5 things you should know about Mechanical Joining

By December 12, 2018Uncategorized

Mechanical joining has been in manufacturing for a long time as a way to join tubing to flanges and fittings without the need to weld. Actually, a mechanical joint is stronger than a welded joint. A mechanical joint can withstand over 20,000 pounds of hydrostatic pressure. Here are five things you should know about mechanical joining tools.

  1. They are easy to use: Mechanical joining tools require limited training to operate and any training required can be learned in minutes. All resources needed to learn and operate these tools are easily available online. Mechanical joining tools are used on manual electric rolling motors, pneumatic motors, special machines and in rare cases, on CNC machines.
  2. Mechanical joints are stronger than a welded joint: When a joint is mechanically joined, it becomes more secure than ever. A mechanical joint will not leak, pull apart, or come loose due to pressure, vibrations or temperature change. Because a mechanical joint will not leak, vibrate loose, or pull off when properly installed, engineers who design hydraulic or pneumatic systems consider it superior to welded or brazed joints.
  3. Mechanical joining works with almost all materials: Virtually every tubing material besides plastic can be mechanically joined. The one caveat is the tube must either be annealed or is ductile. Annealed and ductile materials include but are not limited to, steel, stainless steel, aluminum, titanium, copper, cupronickel, and inconel.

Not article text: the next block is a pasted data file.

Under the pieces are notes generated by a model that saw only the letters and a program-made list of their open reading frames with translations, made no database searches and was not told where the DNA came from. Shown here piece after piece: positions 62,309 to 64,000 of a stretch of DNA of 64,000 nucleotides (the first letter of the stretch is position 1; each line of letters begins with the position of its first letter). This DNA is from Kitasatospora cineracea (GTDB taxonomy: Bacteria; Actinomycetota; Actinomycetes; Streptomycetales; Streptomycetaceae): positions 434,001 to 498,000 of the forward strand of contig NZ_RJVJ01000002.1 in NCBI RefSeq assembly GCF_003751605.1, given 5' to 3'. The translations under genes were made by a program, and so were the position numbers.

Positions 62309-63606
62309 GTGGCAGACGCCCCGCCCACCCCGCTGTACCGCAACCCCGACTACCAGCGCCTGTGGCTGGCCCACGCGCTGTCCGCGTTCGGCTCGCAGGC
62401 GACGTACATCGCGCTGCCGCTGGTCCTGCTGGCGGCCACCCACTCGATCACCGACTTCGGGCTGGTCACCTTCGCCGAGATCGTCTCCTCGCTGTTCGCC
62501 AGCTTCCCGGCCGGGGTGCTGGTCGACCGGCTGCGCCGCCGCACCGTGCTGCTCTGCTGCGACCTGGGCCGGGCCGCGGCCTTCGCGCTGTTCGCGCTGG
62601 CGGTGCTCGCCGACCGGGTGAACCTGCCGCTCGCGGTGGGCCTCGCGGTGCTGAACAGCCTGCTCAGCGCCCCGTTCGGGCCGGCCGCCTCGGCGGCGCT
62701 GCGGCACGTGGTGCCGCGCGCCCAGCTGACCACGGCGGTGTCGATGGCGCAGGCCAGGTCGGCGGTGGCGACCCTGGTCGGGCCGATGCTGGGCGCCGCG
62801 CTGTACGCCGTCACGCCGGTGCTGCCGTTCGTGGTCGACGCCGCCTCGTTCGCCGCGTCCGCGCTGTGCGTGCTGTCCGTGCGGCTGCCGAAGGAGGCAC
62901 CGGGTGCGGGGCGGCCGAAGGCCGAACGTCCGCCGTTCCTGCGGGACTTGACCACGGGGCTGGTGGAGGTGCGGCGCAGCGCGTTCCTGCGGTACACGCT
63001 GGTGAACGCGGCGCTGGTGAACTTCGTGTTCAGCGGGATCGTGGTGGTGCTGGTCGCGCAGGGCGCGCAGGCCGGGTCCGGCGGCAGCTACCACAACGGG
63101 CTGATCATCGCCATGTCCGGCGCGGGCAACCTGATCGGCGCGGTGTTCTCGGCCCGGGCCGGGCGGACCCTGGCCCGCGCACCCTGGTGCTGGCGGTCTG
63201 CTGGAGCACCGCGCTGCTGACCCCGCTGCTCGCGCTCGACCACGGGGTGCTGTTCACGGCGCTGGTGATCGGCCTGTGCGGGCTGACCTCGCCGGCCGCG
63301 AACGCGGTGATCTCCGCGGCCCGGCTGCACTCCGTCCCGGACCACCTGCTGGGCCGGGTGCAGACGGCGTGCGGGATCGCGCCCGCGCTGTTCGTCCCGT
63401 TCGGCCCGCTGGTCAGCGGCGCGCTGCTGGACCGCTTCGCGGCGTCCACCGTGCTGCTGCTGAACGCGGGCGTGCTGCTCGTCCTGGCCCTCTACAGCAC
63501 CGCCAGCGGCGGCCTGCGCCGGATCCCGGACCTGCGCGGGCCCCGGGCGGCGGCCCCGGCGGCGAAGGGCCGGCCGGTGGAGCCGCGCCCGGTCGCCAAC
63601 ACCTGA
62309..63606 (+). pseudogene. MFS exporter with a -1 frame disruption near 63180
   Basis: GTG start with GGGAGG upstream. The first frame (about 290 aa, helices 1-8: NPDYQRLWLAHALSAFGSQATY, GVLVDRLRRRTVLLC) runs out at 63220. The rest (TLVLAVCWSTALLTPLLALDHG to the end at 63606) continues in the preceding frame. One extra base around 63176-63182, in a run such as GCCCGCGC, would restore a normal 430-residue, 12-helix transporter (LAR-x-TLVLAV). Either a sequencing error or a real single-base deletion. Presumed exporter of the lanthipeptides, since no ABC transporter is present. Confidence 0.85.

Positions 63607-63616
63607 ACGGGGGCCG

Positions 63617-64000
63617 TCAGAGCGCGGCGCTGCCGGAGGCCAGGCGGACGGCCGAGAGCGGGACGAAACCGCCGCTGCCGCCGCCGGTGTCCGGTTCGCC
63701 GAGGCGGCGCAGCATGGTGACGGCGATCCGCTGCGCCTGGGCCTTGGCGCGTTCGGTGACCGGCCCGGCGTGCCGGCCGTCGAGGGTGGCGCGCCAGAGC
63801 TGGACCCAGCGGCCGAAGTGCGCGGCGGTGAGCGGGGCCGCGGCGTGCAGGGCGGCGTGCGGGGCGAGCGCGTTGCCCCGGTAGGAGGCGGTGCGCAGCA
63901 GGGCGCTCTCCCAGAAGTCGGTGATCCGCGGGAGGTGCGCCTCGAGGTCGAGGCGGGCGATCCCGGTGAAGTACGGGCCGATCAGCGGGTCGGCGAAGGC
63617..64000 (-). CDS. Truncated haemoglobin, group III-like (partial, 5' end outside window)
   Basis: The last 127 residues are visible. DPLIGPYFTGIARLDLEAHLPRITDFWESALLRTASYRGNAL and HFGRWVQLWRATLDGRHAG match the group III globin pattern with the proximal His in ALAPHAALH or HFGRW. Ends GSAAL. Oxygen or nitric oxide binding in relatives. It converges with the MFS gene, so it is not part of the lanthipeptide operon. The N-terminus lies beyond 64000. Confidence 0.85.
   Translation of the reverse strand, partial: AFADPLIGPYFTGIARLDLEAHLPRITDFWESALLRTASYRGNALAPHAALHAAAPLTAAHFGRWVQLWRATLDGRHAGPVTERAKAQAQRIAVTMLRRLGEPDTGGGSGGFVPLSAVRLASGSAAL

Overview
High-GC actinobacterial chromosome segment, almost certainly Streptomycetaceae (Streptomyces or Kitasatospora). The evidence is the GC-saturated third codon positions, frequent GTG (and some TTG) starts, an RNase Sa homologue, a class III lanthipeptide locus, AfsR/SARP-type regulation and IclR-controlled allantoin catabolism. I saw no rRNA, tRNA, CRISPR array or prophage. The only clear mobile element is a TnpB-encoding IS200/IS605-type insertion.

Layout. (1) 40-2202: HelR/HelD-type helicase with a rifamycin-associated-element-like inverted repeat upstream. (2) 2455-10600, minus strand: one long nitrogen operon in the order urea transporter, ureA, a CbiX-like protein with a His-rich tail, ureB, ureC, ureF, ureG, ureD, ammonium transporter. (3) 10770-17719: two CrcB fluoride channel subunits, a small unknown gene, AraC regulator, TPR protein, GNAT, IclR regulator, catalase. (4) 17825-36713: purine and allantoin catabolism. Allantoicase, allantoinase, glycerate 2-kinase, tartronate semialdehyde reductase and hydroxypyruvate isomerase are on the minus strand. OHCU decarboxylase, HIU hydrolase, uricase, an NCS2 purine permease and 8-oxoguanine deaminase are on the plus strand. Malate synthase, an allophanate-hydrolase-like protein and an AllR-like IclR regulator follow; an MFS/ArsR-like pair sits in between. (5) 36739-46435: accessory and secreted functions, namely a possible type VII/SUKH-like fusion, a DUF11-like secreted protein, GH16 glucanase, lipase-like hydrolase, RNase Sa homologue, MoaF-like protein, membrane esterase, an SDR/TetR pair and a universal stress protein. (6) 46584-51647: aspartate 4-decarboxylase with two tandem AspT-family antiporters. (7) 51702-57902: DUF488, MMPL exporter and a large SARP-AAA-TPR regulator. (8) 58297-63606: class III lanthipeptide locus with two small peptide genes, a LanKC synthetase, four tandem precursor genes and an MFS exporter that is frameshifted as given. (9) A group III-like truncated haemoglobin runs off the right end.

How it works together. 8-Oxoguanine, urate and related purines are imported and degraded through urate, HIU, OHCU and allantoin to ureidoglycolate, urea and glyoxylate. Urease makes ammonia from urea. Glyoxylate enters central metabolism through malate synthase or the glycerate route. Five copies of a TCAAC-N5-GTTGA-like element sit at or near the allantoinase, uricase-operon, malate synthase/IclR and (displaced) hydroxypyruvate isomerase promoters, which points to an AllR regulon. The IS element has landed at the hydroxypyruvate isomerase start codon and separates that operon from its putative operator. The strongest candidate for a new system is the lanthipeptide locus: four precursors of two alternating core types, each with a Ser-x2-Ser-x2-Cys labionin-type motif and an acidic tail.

4. Can welded tubing be mechanically joined? Yes, it can, if the end of the tubing has been annealed.  If it is not annealed the tube will split. DOM (drawn over mandrel) tubing is the preferred type of tubing but with the annealing process welded tubing can be mechanically joined.
  5. Is it best to roll tubing to a diameter size or to a torque setting?  It depends.  Rolling to a torque ensures consistent results regardless of tolerance and variations of the tube OD, wall thickness and component ID (flange, fitting, etc.).  The torque can be controlled with a torque wrench or with an Elliott torque controller. Rolling to a diameter will guarantee a consistent ID of the tube. This makes it possible to dwell at the set diameter, “iron out” and round up the ID of the tube.

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